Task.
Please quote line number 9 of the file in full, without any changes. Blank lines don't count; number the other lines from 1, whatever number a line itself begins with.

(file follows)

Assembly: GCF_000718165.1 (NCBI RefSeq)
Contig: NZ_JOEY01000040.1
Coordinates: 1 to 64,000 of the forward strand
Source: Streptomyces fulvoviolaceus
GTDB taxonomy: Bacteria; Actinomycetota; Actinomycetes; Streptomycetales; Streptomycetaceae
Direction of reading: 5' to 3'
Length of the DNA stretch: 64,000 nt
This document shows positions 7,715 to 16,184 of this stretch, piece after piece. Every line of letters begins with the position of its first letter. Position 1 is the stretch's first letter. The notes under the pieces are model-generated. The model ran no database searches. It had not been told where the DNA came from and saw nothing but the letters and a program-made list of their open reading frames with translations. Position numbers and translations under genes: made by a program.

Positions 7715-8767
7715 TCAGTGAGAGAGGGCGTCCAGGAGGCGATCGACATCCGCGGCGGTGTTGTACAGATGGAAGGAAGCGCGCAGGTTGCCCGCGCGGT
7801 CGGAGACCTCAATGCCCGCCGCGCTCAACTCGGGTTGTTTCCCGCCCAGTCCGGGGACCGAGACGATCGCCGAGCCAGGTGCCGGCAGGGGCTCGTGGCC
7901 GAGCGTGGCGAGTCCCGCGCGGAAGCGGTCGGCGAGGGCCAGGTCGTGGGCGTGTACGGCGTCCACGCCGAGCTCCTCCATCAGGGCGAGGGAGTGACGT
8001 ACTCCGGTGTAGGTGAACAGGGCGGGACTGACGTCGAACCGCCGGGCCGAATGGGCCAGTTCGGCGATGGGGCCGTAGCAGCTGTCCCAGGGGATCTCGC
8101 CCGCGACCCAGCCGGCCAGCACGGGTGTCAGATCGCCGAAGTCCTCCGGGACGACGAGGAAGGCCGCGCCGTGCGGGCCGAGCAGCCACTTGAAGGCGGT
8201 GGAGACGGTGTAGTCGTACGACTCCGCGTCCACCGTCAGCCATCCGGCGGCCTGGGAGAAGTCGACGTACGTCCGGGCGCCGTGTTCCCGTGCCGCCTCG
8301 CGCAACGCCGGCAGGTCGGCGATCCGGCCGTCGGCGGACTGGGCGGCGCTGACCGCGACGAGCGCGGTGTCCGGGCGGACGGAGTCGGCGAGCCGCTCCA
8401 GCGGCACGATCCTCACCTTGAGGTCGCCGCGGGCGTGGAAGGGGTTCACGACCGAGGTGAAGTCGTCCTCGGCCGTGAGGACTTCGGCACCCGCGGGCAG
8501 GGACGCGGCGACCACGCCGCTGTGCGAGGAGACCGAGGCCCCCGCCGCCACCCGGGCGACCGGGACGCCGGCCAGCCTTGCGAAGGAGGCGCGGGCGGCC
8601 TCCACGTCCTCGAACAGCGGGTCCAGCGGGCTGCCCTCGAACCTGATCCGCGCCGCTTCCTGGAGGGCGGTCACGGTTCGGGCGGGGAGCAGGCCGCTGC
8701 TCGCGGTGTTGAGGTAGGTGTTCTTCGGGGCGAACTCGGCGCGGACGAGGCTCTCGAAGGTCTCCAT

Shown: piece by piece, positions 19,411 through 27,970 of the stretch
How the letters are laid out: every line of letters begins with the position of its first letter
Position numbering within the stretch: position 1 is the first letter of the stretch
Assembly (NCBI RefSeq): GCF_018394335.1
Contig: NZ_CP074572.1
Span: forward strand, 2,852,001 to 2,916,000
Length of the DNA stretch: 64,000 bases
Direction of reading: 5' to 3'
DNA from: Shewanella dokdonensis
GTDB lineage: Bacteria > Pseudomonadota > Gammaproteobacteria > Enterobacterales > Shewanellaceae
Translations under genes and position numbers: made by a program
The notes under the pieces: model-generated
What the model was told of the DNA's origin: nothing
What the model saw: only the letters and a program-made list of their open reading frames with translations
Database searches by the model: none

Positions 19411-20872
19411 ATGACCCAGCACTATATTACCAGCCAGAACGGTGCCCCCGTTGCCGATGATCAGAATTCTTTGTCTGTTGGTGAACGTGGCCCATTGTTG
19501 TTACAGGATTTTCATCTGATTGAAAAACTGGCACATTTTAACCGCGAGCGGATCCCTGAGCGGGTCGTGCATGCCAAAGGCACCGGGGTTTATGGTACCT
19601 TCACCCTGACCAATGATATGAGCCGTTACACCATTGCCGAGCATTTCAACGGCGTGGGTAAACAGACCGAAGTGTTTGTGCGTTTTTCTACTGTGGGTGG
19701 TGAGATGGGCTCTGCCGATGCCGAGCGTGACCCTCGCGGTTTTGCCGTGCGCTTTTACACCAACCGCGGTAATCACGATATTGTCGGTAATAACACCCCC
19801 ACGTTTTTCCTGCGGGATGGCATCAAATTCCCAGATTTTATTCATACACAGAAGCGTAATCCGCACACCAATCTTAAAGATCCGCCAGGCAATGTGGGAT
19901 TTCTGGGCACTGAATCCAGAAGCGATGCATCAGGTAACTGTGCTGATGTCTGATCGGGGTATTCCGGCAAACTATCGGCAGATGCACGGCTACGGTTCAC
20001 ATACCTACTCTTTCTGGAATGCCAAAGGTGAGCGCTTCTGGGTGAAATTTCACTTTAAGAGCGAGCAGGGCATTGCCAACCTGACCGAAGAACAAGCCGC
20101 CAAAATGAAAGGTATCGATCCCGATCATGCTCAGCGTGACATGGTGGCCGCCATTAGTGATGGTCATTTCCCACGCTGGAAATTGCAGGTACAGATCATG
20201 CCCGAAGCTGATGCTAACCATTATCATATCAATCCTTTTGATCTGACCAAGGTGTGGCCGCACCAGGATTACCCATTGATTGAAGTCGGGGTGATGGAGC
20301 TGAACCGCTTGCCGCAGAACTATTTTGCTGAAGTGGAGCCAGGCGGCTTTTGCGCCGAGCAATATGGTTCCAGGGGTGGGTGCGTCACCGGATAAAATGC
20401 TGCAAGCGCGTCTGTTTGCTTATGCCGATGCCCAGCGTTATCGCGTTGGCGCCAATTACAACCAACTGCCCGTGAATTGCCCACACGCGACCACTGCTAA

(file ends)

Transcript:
Positions 7715-8767